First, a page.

Alternatively, an image processing apparatus comprises:

detection means for detecting correspondences among pixels between each two adjacent images of multi-viewpoint images;

generation means for generating pixels constituting an interpolated image on the basis of the detected correspondences; and

construction means for constructing the interpolated image on the basis of the pixels generated by the generation means,

wherein the detection means ignores a correspondence between a pixel of interest and a corresponding pixel when the corresponding pixel which has the correspondence with the pixel of interest also has a correspondence with another pixel, and the number of correspondences for the pixel of interest is larger than the number of correspondences for the corresponding pixel.

Other features and advantages of the present invention will be apparent from the following description taken in conjunction with the accompanying drawings, in which like reference characters designate the same or similar parts throughout the figures thereof.

BRIEF DESCRIPTION OF THE DRAWINGS

The accompanying drawings, which are incorporated in and constitute a part of the specification, illustrate embodiments of the invention and, together with the description, serve to explain the principles of the invention.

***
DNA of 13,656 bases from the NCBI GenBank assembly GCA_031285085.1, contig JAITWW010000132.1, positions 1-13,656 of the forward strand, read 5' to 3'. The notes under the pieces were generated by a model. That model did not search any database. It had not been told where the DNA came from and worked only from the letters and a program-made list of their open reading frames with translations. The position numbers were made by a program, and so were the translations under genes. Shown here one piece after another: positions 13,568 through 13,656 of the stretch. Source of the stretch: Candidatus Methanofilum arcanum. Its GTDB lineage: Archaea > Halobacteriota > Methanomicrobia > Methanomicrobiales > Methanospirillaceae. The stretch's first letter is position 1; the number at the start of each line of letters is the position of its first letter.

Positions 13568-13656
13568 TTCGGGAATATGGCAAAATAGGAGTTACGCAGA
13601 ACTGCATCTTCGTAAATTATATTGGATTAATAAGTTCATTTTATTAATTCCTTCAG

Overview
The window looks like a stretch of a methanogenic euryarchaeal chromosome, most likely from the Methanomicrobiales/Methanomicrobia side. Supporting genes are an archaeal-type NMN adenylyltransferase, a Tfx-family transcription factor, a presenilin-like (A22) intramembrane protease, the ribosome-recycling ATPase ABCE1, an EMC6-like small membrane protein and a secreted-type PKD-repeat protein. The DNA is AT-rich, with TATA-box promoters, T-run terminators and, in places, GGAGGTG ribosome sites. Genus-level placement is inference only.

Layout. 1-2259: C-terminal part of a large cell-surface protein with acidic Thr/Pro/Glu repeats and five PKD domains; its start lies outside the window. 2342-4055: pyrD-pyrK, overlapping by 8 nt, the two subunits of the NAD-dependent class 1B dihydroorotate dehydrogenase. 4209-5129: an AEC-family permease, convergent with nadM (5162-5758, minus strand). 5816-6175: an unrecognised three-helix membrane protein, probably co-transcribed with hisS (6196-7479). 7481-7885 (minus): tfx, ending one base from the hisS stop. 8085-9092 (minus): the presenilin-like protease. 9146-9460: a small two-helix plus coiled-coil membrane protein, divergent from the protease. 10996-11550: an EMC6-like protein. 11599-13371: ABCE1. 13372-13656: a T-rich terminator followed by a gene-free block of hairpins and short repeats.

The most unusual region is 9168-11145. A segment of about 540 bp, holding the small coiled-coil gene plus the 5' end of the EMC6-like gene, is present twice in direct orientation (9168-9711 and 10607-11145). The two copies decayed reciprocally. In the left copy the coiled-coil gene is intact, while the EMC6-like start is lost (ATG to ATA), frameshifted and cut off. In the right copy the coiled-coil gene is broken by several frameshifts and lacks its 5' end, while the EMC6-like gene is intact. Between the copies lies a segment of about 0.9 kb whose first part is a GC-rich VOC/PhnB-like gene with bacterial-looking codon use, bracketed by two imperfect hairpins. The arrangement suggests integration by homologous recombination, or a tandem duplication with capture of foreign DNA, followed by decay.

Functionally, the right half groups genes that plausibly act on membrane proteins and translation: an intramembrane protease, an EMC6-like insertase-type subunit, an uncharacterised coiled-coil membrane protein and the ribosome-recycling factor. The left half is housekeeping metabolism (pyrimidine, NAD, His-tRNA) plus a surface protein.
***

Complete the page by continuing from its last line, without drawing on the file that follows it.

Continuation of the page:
FIG. 1 is a block diagram of an image processing apparatus according to the first embodiment of the present invention;

FIG. 2 is a flow chart showing processing for generating and displaying an interpolated image;

FIG. 3 is a flow chart showing corresponding point searching processing;

FIG. 4 is a view for explaining an EPI;

FIG. 5 is a flow chart showing straight line detection processing on the EPI;

FIG. 6 is a view showing an example of detected corresponding points;

FIG. 7 is a flow chart showing image interpolation processing;

FIG. 8 is a view showing an example subjected to interpolation processing based on detected corresponding points;

FIG. 9 is a flow chart showing post-processing;

FIG. 10 is a flow chart showing processing for estimating unknown pixel values after the interpolation processing;

FIGS. 11A to 11E are views for explaining the estimation of unknown pixel values;

FIG. 12 is a view for explaining a method of re-constructing an interpolated image;

FIG. 13 is a flow chart showing corresponding point searching processing according to the second embodiment of the present invention;

FIG. 14 is a view for explaining estimation of unknown pixel values;

FIG. 15 is a block diagram showing an image display apparatus according to the second embodiment of the present invention;

FIG. 16 is a flow chart showing image interpolation processing of the second embodiment;

FIGS. 17A and 17B are views showing the calculation principle of a corresponding point searching range on the basis of photographing parameters in step S162 in FIG. 16;

FIG. 18 is a flow chart showing corresponding point searching processing in step S163 in FIG. 16;

FIG. 19 is a view showing a j-th epipolar plane image; detection processing in step S164 in FIG. 16;

FIG. 21 is a flow chart showing corresponding point detection processing;

FIG. 22 is a view for explaining interpolation processing;

FIG. 23 is a flow chart showing the interpolation processing;

FIG. 24 is a view for explaining the interpolation processing;

FIG. 25 is a view for explaining the interpolation processing;

FIG. 26 is a block diagram showing an image display apparatus according to the third embodiment of the present invention;